Do some gardening with them

If you’re lucky enough to have a garden and your toddler likes being outside, then consider making a little corner of the garden the ‘toddler patch’! Dress them appropriately, look for some toddler gardening sets (not an ad by the way, I just did a quick search and thought these looks lovely!) and let them loose!

You can show them how to dig, how to plant or make little stone circles. This will be messy and they’ll need a bath afterwards so a good one to start late afternoon or early in the morning so you can throw them in the shower afterwards.

Make popcorn

Easy, cheap and makes funny popping sounds. And they get to eat it afterwards. What’s not to like?

Visit a local old people’s home if you’re allowed to do this

This is something I’d love to do with Zac because he’s so friendly, funny and sociable I know that he would bring a lot of cheeriness to older people who are feeling a bit lonely or poorly. There have been many stories lately about nurseries being set up within old people’s homes and I think it’s just a marvellous idea that brings a tear to my eye. I feel sad that my granny would never know Zac, as I’m sure she would have absolutely loved him. Just not the whole, single mother thing.

Anyway, it’s worth asking a few of your local homes and seeing if they would allow you and your toddler to visit. Ask if it would cheer them up or enjoy having a small one around. Take some books with you, they could sit and read with them perhaps.

Visit a National Trust property

Getting my national trust membership (not long before I found out I was pregnant actually) was a turning point in my adult life- when I realised this is how I wanted to spend my weekends, instead of lying in bed hanging out of my arse, eating cold Dominos and watching reruns of Red Dwarf.

There is an incredible wealth of stunning stately houses, landscaped gardens and protected woodland spots across the country. Supporting the national trust means investing in this heritage and helping them conserve this history. It’s only £5 a month for single membership too, so if you plan on visiting a few places it’s worth it. Many of these sites have wonderful children’s areas too, as I discovered at Dyrham Park.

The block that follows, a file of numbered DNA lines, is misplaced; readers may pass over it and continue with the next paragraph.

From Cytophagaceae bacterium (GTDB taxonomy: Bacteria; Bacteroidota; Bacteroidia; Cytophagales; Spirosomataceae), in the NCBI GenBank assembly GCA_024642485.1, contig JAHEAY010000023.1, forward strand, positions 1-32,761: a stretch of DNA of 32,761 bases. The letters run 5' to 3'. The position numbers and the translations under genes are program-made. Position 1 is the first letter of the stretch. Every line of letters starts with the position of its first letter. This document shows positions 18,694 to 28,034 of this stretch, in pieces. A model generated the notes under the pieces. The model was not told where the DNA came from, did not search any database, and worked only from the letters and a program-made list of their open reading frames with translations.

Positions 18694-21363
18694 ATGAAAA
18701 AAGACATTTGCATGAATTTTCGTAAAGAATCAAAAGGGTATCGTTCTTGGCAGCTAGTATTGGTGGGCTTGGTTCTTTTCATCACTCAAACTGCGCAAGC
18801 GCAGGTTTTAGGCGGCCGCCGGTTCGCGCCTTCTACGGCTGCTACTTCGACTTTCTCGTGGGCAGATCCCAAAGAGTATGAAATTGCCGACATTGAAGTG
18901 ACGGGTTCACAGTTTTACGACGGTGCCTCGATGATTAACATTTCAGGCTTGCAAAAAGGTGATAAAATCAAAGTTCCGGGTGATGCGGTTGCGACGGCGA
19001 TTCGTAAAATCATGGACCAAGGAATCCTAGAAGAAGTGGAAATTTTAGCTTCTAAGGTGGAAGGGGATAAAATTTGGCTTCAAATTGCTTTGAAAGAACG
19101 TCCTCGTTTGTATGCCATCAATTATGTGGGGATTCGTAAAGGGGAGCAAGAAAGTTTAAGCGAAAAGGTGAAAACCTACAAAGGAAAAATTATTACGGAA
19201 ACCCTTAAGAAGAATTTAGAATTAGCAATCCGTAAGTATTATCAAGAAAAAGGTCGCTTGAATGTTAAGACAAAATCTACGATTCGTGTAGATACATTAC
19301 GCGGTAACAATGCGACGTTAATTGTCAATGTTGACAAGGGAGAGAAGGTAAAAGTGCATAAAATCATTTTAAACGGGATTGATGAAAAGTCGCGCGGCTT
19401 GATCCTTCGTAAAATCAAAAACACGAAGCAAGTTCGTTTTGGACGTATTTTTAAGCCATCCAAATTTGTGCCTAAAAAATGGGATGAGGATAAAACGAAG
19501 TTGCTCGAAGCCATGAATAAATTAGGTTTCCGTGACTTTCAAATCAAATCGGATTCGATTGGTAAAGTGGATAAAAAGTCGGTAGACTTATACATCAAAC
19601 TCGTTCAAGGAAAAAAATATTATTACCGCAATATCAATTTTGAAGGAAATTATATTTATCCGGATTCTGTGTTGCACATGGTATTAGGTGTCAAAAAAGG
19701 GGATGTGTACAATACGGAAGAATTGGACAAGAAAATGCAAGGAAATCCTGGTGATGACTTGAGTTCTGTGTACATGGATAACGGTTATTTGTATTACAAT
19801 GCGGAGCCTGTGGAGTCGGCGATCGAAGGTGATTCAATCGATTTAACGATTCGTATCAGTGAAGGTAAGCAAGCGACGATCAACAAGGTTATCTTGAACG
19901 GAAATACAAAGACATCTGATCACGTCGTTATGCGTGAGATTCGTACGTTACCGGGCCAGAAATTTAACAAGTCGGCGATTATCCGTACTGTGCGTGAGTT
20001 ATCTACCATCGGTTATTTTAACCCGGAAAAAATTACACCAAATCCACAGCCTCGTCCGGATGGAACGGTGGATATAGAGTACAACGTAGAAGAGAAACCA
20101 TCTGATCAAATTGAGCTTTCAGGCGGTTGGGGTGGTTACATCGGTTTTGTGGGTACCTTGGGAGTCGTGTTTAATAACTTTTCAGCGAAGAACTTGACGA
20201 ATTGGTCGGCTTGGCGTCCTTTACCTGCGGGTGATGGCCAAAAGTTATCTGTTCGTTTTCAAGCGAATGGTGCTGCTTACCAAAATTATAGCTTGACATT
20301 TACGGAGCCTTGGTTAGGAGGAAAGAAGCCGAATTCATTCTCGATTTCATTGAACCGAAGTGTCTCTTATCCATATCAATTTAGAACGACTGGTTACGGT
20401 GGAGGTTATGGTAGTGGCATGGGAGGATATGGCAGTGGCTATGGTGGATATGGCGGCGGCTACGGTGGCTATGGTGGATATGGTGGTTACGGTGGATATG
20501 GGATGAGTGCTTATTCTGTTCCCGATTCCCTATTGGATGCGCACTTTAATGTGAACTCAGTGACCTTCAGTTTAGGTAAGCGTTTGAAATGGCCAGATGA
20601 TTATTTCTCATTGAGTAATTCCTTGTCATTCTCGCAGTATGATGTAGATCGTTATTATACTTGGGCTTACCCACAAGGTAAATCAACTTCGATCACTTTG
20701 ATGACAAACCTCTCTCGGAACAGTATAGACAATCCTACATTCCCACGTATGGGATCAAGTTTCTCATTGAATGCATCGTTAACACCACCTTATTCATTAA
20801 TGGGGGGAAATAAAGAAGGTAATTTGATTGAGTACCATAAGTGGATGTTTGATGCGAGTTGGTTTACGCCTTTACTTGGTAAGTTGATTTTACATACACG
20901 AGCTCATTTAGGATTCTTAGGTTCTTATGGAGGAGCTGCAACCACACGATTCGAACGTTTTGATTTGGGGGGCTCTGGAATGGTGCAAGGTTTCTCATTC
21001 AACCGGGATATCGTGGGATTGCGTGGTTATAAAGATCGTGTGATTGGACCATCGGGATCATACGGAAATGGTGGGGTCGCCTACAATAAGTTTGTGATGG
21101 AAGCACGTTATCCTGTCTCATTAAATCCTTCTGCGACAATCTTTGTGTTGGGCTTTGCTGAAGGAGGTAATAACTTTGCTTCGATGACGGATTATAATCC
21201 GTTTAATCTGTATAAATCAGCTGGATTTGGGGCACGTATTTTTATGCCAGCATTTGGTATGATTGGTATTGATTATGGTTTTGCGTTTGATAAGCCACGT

Taking your little one to explore these places is a wonderful thing, as they will grow up loving beautiful gardens and learning about historical houses and times gone by – like I did. This is a passion that has never gone away for me, and I hope to instil the same in my son.

Go to a farm shop and buy the ingredients to make an autumn stew!

Farm shops are fantastic places to go to – they are packed full of fresh, homegrown produce and the people there are passionate about their produce and what you can do with it. If you ask a few questions, you’ll find yourself learning absolutely loads about local agriculture and farming practices.

When your toddler is old enough to understand about food, then take them to a good farm shop and talk them through all the different vegetables, meats, cheeses and chutneys. Buy a few bits and pieces and tell them you’re going to cook something yummy with them and that they can help. When you get home, cook up a feast (either with or without their ‘help’) and eat it together, whilst telling them about the ingredients again.

Go to an aquarium

A good option for a miserably wet day (after payday preferably as these places tend to be pretty pricey due to high maintenance costs). Aquariums are places of wonderment for small children; they will delight in the tropical blue and the exotic fishes and sea creatures dancing around through the glass. Another good opportunity to teach them about colours and wildlife names.

Play dress up

Every home should have a dressing up box. Mine, as a child, was epic. It was the envy of all my school girl friends. It was filled with long dresses, petticoats, capes, glittery coats, beads and bags and heeled shoes and all manner of fun things to wear around the house.

I have started putting together Zac’s dressing up box as I think that every child should have the option to go and do the food shop wearing a superhero cape or ballet tutu should they wish.

This is a good one to play with them (have your own dressing up box – collect strange attire from charity shops and keep it all for days like these). You can dress up together and invent characters to be. My son’s a little young for this still, but I cannot wait until we can play it!

So these are just a few ideas to keep you lot busy during the colder, wetter weekends – there’s plenty to do!

What would you add to the list?

 

5 Comments

  1. thebeasley October 8, 2017 / 9:09 am

    Great tips. Makes me miss the toddler days with my daughter.

    • missybijou October 8, 2017 / 7:19 pm

      They grow up way too fast ☹️

  2. Lisa Orchard October 8, 2017 / 7:17 pm

    You brought back memories of when my boys were little. Enjoy these years they go by so fast! Sniff.

    • missybijou October 8, 2017 / 7:20 pm

      Aw how old are they now? I’m definitely trying to soak up each moment as the first 20 months have flown by in a flash already!! Makes me feel sad that it all goes by so quick.

      • Lisa Orchard October 8, 2017 / 7:40 pm

        Me, too! My boys are 11 and 12. They’re pretty good buds and I certainly enjoy them. 🙂